7. ChrisNewman

    ChrisNewman Well-Known Member

    Yes, Pentax introduced a new range of lenses, referred to as KA, for the Super A and its successors. The earlier K mount lenses worked fine, but didn’t offer shutter priority or program modes.

    Chris
     
  8. ChrisNewman

    ChrisNewman Well-Known Member

    The narrow throat is certainly a reason why it might have been beneficial for Nikon to update their mount, although I can see advantages in maintaining compatibility. If they were going to change, the obvious times to do so would have been on introducing autofocus, or on introducing electronic control of aperture, ceasing the need for any mechanical communication.

    Canon certainly showed foresight in abandoning mechanical communication at such an early stage when switching their mount; my impression is that the Minolta/Sony transition was more messy.

    Nostalgic for the brand because of my years using the Super A, I’ll be delighted if Pentax manage to continue as a manufacturer of DSLRs in much the same way as Leica continue as a manufacturer of rangefinders. But they don’t have the same aura of quality, and don’t yet have the field to themselves. It seems very hard to imagine they could become successful mirrorless manufacturers at this late stage.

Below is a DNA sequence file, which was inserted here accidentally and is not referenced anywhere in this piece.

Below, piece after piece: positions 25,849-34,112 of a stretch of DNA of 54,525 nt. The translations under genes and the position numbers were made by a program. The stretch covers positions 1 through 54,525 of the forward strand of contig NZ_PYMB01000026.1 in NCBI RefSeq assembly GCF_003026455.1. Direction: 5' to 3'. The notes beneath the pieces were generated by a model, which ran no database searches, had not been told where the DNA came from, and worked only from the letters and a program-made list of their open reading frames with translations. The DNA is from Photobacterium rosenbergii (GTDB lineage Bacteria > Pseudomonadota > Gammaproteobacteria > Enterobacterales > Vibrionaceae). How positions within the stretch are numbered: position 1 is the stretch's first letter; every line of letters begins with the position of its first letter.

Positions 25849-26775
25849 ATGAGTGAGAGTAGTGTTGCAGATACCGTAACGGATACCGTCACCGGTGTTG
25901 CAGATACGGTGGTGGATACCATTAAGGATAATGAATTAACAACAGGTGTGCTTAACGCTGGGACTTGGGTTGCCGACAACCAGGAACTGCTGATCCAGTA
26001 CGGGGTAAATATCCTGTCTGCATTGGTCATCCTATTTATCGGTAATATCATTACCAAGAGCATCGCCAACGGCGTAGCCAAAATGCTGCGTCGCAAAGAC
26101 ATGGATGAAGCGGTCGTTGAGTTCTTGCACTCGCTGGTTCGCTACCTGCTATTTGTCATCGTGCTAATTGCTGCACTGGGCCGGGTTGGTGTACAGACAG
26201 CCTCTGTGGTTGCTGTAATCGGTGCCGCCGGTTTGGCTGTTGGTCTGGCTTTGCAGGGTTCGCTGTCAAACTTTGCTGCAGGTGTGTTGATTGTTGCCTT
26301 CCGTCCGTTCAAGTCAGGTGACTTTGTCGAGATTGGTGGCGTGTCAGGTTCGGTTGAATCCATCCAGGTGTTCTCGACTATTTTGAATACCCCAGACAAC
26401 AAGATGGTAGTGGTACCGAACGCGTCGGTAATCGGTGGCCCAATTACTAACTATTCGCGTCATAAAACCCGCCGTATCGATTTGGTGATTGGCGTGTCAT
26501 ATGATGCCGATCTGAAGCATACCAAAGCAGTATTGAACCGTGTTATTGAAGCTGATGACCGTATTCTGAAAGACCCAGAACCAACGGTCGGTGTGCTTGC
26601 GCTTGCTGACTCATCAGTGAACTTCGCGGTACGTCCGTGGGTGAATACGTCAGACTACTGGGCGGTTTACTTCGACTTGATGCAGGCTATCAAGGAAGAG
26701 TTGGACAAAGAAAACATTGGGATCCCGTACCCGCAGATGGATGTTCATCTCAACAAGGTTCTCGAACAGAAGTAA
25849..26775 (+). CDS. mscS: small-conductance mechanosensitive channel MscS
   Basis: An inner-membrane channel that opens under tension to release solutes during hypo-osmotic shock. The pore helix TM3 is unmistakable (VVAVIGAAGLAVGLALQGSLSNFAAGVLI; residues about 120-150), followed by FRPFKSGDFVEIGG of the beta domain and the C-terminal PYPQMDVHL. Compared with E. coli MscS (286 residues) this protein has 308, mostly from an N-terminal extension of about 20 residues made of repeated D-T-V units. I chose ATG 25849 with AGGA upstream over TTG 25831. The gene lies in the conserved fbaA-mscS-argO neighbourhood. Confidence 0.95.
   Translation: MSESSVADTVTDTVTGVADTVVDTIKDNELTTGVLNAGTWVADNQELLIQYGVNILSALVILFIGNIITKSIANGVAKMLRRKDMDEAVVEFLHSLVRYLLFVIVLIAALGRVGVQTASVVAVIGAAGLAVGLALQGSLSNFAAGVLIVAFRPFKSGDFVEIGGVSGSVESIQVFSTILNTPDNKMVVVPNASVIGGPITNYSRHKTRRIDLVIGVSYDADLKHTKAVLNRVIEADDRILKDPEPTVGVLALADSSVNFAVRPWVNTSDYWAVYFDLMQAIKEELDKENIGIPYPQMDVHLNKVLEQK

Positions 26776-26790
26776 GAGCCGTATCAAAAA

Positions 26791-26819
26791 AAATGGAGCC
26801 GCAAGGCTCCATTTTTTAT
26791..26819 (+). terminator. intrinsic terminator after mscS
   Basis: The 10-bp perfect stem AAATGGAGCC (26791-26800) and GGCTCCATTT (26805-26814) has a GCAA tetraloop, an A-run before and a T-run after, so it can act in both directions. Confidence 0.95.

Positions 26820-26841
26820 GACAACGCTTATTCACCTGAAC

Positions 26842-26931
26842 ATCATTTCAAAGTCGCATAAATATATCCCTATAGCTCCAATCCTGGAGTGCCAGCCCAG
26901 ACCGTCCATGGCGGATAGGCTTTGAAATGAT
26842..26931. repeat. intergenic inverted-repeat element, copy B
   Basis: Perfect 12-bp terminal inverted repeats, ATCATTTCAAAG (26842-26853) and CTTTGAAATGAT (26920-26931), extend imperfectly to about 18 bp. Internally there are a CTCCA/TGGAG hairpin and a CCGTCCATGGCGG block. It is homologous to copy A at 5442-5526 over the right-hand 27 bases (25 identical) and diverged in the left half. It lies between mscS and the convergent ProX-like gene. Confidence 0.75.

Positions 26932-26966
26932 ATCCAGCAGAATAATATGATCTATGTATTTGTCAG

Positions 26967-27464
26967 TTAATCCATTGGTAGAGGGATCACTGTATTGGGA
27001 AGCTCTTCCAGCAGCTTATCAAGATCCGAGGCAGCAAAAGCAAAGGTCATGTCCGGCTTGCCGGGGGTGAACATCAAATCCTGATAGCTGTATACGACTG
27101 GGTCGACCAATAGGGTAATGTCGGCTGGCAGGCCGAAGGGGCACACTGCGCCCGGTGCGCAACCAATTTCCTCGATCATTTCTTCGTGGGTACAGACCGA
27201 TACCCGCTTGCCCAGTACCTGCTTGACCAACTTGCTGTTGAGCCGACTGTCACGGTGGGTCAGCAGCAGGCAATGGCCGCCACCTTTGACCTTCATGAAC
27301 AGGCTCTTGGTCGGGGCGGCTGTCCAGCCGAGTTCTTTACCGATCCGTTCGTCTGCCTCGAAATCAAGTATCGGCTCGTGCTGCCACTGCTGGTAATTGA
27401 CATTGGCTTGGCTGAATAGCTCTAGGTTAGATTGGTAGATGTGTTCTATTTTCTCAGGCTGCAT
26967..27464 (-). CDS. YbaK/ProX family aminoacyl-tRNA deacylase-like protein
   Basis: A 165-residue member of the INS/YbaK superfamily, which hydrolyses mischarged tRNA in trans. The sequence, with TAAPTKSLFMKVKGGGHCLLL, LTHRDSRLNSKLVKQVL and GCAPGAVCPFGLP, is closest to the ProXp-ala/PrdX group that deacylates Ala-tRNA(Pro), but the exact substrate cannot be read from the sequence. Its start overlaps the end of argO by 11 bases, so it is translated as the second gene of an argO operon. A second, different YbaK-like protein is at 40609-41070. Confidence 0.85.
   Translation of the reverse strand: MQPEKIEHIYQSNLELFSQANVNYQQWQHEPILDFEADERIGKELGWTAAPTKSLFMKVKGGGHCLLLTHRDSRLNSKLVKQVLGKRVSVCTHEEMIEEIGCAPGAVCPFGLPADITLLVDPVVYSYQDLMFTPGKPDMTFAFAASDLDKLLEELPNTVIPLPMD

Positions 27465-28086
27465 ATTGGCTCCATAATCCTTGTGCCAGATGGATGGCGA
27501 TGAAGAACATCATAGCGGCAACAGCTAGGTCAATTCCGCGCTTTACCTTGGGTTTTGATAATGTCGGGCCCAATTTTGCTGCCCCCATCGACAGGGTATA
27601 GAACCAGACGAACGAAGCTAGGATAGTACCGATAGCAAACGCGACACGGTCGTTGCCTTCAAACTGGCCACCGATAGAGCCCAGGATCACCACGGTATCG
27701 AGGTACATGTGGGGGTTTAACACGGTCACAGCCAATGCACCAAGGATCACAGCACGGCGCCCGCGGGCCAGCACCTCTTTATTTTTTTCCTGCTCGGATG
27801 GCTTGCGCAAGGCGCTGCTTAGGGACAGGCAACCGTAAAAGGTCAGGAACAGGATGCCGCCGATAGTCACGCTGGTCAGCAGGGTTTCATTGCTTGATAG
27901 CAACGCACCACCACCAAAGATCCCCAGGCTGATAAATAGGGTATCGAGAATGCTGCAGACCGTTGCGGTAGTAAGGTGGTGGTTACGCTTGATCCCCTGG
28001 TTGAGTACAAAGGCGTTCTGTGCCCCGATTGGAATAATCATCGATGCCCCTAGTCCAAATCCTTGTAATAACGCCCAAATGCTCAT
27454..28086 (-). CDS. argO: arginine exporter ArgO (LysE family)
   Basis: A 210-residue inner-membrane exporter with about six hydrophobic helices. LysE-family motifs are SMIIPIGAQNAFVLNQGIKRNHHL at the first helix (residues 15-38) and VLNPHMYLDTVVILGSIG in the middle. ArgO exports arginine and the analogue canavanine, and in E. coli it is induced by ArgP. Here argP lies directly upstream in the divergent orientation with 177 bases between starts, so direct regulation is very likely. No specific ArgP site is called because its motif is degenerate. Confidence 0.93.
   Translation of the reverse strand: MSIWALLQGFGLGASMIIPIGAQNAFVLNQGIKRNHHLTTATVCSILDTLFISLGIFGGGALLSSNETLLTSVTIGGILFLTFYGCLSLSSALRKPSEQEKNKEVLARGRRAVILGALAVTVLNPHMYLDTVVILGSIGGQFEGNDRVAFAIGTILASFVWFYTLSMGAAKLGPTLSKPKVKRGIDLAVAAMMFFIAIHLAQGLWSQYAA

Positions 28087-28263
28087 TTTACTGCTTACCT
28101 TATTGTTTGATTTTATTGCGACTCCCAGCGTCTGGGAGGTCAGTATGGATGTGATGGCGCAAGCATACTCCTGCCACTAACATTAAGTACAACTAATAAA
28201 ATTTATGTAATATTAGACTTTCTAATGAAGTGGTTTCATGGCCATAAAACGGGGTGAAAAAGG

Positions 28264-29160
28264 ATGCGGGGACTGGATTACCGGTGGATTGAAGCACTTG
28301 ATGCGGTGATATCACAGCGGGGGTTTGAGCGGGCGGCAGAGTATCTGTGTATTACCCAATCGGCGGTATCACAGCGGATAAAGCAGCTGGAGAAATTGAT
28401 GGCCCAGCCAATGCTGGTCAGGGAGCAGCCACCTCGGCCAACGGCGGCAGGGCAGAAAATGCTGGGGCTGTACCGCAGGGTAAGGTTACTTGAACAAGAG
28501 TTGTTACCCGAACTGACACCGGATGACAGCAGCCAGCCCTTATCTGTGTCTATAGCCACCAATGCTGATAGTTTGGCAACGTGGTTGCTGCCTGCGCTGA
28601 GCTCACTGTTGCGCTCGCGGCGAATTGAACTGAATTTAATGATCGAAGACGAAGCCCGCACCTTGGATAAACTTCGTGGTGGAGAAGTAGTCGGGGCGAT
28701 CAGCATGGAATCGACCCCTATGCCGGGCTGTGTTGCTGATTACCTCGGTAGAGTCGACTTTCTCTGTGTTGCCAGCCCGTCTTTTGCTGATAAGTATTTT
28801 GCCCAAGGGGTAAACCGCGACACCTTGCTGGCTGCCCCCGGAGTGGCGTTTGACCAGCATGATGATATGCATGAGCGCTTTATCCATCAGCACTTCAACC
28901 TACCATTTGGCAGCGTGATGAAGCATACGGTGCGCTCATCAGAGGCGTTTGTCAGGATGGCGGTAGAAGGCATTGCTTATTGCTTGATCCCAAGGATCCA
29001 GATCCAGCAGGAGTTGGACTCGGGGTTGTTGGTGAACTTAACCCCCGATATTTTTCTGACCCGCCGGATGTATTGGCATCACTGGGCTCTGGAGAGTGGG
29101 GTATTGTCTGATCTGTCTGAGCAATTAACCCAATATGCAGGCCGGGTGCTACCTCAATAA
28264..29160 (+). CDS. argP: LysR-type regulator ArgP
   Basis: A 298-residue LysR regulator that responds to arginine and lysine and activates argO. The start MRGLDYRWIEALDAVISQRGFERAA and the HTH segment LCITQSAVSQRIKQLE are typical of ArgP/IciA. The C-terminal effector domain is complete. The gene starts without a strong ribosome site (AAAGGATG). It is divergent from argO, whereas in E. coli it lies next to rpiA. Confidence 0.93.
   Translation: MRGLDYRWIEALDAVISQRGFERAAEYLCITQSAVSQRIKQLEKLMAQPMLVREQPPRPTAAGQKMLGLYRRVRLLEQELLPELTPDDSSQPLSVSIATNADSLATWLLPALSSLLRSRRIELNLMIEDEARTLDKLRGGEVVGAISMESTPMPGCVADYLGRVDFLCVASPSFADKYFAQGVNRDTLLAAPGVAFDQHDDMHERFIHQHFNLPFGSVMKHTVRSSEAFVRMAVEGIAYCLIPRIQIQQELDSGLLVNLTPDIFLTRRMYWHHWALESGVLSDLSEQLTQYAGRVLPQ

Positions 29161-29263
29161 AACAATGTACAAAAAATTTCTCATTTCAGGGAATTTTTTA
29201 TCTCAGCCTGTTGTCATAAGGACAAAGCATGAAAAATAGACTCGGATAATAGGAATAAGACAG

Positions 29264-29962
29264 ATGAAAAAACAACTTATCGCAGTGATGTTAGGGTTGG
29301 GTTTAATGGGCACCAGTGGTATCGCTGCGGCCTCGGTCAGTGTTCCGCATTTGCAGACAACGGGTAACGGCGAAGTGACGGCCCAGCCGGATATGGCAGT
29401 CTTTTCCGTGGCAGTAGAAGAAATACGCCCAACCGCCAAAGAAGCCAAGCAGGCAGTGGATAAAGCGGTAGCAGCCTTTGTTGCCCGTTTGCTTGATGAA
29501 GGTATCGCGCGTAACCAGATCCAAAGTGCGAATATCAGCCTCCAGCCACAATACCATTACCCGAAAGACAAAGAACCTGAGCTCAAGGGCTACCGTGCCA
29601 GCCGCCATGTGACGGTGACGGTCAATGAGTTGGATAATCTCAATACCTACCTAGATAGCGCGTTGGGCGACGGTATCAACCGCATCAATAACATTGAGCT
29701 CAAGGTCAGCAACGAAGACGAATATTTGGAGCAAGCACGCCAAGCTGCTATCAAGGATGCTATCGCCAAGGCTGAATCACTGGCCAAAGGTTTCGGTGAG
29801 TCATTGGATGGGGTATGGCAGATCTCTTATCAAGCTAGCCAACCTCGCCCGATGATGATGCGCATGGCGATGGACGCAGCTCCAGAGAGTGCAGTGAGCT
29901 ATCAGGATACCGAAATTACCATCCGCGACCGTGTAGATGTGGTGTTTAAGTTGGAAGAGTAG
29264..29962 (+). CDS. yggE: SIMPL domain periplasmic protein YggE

Chris
     
  9. nimbus

    nimbus Well-Known Member

    Indeed there are advantages in maintaining compatibility, there is of course a lot more data passing between camera and lens than used to be the case, all of which requires reliable contacts, also mirrorless cameras work on a shorter distance from mount to sensor. Canon at the time of introduction of the new mount were not as big in the professional domain, where Nikon had the larger share of the market, wishing at that time to keep faith with pros who had large collections of F mount lenses.

    I have had Pentax film cameras over the years, the M42 drew thread models were robust cameras, none of the consumer K mount models ever seemed as good to me (the Pro orientated LX was a lovely camera). I know a number of people who had ME Supers, I thought they were dreadful fiddly things, the Super A removed the worst irritations. I had moved into an Olympus OM1n which I liked, eventually replacing it with a Mamiya 645, although I had started using a Nikon FM2 for 35mm, the Olympus had to go as a part exchange for the Mamiya.

    I take the view that Pentax is heading to oblivion as a camera manufacturer, I am always impressed by the loyalty of their users, their market share is small though and can only decrease now. For the record I actually dislike the Nikon Z series cameras, the handling imho is not as good as their DSLRs and I also have Fujifilm CSCs, so a move is not really viable. The load of a X-E1 or 3 and lenses is also far less than my D610, in some respects I prefer the IQ of the Fujifilm cameras.
     
  10. GeoffR

    GeoffR Well-Known Member

    Which brings us nicely back on topic. The data passing through the interface between lens and camera is the entire reason for the known compatibility problems with third party lenses. The data format is proprietary and Sigma, Tamron etc. don't have all the details. All I can say is buy such lenses new if possible.